Nintendo reveals cheaper Wii, cuts GameCube compatibility

First Sony strips the PSP of its Wi-Fi and now Nintendo's nixing GameCube compatibility on its redesigned Wii. Gaming's going down the drain for everybody whose name isn't Microsoft and Steam.

What is with everybody redesigning their game systems, stripping features and lowering prices? Well, desperate times call for desperate measures.

Aside from doing away with GameCube support (the four GC controller ports and memory card slots are gone too), the only thing that's changed is the console is now advertised to sit horizontally (like the Wii U and the silver vertical stand appears to be M.I.A. One more thing, the Wii logo and button text has also been flipped to sit horizontally, too. Oh well, guess you'll need to shell out for a Wii Classic controller if you want to play Super Smash Bros. Brawl the old-school controller way.

A new "Family Edition" will include the GC-less Wii, Wii Sports, Wii Party and A Wii RemotePlus. The redesigned Wii will be available in Europe by Christmas, with Nintendo yet to announce it for other regions.

The changes are minor nips and tucks, but it could hold Nintendo down until the more powerful Wii U arrives next year. Combined with eight Nintendo "Selects" games including titles like Super Mario Galaxy and The Legend of Zelda: Twilight Princess that retail for only $20, the Wii looks like a console that still has a lot of value.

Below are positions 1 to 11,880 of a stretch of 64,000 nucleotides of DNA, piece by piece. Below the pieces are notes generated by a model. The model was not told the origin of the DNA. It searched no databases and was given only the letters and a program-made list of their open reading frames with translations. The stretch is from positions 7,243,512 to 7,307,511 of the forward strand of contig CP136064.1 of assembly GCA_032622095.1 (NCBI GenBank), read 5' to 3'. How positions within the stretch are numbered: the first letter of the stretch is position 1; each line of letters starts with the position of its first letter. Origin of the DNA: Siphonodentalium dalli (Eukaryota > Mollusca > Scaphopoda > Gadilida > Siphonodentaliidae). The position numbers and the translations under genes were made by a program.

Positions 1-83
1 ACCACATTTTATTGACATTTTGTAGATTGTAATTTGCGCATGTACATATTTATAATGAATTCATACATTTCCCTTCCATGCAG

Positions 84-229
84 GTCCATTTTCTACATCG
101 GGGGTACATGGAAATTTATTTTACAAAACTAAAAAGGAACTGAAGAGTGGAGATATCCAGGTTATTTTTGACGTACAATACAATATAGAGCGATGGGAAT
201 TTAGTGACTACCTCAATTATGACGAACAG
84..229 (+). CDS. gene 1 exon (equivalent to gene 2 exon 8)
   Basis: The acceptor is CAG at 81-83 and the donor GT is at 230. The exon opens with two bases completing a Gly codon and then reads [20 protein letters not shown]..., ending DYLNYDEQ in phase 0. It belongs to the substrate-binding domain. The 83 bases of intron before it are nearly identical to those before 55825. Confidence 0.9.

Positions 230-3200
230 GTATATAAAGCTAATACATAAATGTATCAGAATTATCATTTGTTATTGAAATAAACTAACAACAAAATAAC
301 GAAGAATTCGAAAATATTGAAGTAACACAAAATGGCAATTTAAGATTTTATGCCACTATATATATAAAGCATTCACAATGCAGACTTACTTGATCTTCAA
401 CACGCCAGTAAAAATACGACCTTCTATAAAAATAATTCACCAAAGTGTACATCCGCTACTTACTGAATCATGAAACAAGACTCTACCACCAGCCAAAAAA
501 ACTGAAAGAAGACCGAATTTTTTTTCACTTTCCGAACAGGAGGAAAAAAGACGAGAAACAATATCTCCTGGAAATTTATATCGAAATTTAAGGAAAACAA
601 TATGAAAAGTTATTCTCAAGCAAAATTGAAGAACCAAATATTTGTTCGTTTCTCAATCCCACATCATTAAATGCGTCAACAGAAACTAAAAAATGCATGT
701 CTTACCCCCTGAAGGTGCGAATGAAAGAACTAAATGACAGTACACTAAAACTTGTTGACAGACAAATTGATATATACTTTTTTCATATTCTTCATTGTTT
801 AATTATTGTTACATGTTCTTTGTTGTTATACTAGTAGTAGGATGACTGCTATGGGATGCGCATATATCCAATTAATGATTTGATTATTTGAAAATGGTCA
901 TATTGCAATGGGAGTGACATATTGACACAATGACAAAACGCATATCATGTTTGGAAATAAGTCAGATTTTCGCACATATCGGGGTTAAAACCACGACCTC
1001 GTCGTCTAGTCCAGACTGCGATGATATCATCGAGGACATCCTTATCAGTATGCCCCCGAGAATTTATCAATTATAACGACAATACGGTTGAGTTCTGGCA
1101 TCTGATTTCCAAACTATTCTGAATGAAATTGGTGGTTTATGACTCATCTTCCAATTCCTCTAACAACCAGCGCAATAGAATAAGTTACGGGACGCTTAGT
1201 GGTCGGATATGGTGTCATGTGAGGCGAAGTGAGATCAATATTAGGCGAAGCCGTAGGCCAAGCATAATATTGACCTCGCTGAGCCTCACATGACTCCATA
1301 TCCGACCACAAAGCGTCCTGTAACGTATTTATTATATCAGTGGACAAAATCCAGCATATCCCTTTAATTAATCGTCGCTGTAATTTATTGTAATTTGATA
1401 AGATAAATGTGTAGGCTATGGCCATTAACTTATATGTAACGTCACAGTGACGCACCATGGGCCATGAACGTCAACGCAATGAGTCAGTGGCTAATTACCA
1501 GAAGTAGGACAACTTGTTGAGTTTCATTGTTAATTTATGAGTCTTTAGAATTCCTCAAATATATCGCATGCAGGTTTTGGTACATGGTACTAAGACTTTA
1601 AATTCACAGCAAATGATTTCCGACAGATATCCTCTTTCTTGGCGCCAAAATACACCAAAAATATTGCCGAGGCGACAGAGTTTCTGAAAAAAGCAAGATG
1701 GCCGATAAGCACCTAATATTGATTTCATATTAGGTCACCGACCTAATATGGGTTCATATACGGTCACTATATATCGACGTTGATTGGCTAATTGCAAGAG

At this point in the Wii's life, cutting GameCube support in order to slash prices down (actual cheaper price wasn't provided at press time) is probably for the better. Everybody who still wants to play GameCube games has probably already bought a Wii. And it's widely expected that Nintendo will start offering GC games as digital downloads on the Wii U via WiiWare, so the cut corners doesn't seem to hurt newcomers.

The only thing is, why is Nintendo molding the redesigned Wii to mimic the Wii U in terms of laying it flat? The silver stand for the Wii's become part of its iconic appeal and marketing it with the same photography is only going to create confusion for when the Wii U does launch alongside it. The two boxes look very similar, except that the Wii U is longer (which you can't see most press images). Uninformed moms and dads will be hard-pressed to tell the difference between the two at quick glance.

Via ThisIsMyNext

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